Pivot Firebird 29 Team XTR | $8,300

The faster and rougher the trail becomes, the happier the Firebird 29 becomes. It's an enabling relationship, almost more of a challenge to see if you can find its limit as successive hits only seem to strengthen its countenance. It's happiest at speed, low-speed descending requires a bit more planning ahead, thinking over maneuvering but being a light bike, it's easy to throw the Firebird 29 around.

Find the full test here.

Tested: Scott Ransom 900 Tuned | $7,200

The new external Ramp Adjust lever gives the bike multiple descending personalities—a supple ground hugging traction monster when flipped one way, and a poppy, playful attitude in the other. It allows the Ransom to be uniquely adaptable to changing trail conditions.

Read the full review here.

YT Capra 29 CF Pro | $4,300

Moderately long travel that feels somewhere on the poppy, supportive end of the spectrum, but with geometry that's eager, stable, long and low. A combination that makes it easy to get to know, and easy to get along with once you have.

Find the full test here.

Devinci Spartan 29 Carbon XO1 Eagle | $9,000

The Spartan 29 is intuitive, it goes where you want it to without any fuss. It isn’t a downhill barge, but it doesn’t shy from features. Technical, medium-speed, line-choosing trails are where it’s happiest, though it’s never upset.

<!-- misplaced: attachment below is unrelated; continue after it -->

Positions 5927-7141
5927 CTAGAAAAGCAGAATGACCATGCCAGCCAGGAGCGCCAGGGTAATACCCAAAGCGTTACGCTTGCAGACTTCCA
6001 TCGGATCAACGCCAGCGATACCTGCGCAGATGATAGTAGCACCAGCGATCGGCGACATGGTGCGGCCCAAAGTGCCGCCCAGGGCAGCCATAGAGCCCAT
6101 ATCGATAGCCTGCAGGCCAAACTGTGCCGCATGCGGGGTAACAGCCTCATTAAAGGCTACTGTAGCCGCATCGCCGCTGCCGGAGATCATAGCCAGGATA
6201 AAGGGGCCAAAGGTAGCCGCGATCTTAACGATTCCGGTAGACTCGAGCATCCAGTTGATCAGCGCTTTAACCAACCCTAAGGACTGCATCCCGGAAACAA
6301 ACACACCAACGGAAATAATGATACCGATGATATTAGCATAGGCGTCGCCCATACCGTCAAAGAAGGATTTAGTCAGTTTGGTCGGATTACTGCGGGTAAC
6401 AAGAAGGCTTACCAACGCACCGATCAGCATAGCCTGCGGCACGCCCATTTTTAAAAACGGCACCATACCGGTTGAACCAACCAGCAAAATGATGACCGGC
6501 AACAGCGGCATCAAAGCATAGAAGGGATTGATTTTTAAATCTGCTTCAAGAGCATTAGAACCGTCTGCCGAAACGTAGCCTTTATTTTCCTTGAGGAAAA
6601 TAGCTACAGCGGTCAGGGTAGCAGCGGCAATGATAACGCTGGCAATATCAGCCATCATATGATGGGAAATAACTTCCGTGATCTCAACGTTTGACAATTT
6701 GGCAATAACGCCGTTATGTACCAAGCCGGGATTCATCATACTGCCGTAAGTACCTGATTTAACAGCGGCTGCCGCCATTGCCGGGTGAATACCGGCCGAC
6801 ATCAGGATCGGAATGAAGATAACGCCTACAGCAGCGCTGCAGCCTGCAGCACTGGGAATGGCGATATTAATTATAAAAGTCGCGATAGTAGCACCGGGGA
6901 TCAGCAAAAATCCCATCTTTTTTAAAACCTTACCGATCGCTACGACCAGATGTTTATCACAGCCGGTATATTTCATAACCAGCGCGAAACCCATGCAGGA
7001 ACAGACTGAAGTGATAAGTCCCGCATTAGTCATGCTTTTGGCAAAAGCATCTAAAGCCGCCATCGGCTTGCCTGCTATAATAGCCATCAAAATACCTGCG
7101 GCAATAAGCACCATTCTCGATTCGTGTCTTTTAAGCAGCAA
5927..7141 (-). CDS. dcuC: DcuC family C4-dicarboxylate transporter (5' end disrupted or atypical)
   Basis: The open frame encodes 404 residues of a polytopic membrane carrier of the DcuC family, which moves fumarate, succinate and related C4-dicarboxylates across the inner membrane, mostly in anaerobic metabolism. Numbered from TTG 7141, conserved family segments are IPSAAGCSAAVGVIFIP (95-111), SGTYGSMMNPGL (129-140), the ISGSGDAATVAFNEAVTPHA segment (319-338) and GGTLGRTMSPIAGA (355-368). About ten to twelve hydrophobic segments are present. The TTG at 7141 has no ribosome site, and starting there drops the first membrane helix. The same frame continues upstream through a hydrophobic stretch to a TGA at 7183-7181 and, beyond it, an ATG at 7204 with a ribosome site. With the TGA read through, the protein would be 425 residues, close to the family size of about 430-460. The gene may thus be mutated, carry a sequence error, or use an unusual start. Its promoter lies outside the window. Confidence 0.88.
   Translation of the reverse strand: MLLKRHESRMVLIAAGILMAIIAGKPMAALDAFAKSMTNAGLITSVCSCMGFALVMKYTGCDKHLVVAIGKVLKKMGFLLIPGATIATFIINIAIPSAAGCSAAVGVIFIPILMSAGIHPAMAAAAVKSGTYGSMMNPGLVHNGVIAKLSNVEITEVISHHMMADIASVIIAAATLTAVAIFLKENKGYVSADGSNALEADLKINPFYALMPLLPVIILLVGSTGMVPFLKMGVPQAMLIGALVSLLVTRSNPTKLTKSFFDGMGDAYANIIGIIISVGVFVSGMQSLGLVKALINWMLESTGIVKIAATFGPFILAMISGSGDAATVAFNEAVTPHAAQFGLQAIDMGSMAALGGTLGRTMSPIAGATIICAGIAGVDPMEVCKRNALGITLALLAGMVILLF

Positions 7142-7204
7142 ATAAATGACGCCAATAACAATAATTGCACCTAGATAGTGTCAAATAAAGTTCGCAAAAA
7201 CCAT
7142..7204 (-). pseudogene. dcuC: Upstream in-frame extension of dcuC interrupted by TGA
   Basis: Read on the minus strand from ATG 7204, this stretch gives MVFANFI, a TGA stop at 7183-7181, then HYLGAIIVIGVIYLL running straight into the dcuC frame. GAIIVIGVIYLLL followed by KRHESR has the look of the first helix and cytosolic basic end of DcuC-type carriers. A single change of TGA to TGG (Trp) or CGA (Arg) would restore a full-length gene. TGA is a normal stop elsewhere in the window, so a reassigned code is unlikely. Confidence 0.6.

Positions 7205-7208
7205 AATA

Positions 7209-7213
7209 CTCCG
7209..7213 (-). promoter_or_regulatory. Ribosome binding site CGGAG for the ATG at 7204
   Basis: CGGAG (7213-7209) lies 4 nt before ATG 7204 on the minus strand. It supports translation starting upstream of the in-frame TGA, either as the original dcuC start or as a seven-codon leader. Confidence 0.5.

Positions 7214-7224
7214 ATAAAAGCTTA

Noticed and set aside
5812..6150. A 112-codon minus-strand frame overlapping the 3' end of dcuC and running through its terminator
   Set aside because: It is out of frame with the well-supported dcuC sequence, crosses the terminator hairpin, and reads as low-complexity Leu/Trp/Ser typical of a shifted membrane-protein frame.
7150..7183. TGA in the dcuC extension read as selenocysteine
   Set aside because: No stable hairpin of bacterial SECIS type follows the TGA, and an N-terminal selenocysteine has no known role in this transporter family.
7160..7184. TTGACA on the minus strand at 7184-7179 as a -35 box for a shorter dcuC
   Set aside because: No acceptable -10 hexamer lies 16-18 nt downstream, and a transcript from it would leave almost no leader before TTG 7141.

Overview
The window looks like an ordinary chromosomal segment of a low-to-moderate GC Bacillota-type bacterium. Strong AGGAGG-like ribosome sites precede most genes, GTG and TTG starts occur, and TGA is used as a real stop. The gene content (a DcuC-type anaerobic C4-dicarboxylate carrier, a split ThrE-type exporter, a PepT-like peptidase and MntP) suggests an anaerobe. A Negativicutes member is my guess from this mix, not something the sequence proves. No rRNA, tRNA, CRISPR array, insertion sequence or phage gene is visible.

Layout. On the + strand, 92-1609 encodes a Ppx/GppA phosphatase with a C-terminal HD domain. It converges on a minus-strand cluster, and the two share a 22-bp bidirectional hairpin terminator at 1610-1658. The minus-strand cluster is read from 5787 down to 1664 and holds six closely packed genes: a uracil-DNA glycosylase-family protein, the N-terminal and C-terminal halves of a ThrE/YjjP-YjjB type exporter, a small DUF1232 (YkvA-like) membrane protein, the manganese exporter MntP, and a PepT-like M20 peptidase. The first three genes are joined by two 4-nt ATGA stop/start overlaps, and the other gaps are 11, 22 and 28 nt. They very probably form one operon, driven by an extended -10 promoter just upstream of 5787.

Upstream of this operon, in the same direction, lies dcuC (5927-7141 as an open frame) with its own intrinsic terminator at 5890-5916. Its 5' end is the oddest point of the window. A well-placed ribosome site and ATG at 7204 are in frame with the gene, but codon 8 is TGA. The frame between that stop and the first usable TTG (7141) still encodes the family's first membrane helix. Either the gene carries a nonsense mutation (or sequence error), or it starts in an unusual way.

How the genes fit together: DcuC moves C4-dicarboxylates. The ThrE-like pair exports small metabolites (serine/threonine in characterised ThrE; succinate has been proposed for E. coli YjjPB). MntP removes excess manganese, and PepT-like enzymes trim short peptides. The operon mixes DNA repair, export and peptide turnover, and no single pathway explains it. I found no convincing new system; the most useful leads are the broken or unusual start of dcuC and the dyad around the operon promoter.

Find the full test here.


Nukeproof Mega 290 Pro | $3,465

Moderate travel and militant geometry, made even more interesting by an alloy frame that rides light, responsive and a bit laterally flexy. The Nukeproof Mega 290 Pro doesn't swallow high-speed hits as well as bigger big-wheeled bikes, but it encourages you to get off the ground and avoid them altogether.

Find the full test here.

Cannondale Jekyll 29 3 | $3,800

It's fast and stable, has smooth, bottomless-feeling rear suspension, and clears chunky terrain thanks to its high bottom bracket, but the Jekyll 29 lacks confidence when things get really steep.

Find the full test here.